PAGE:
Skip to content
Subscriber Only

Investors Flee Egypt as Violence Spreads

The hope of the revolution has given way to despair, crime, and vigilantism
A youth shows off his bootleg pistol in a Cairo barbershop
A youth shows off his bootleg pistol in a Cairo barbershopPhotograph by David Degner

In a dimly lit Cairo workshop, Hussein spins a metal pipe on a lathe, sending sparks flying. Soon it will become the barrel of a gun. Sometime after that it will join the growing arsenal of illegal weapons on the streets of Egypt.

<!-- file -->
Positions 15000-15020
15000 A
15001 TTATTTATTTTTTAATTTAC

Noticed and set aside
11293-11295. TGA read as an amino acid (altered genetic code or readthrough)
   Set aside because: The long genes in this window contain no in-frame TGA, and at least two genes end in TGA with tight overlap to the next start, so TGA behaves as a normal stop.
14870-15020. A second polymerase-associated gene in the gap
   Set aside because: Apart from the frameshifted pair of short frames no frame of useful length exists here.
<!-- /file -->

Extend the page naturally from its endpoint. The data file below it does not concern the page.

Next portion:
Artisans who make machine parts by day are turning into bootleg gunsmiths by night, says Hussein, 54, who asked not to be identified by his full name for fear of prosecution. He sells only to a middleman because, he says, “trust the wrong person and you’re going to jail.” Hussein says he can make as much as 3,000 Egyptian pounds ($435) per gun—about 20 percent of what a legally licensed one costs. “People buy the guns because they’re afraid,” he says. “People buy the guns because they want to scare others. We’re in a jungle now.”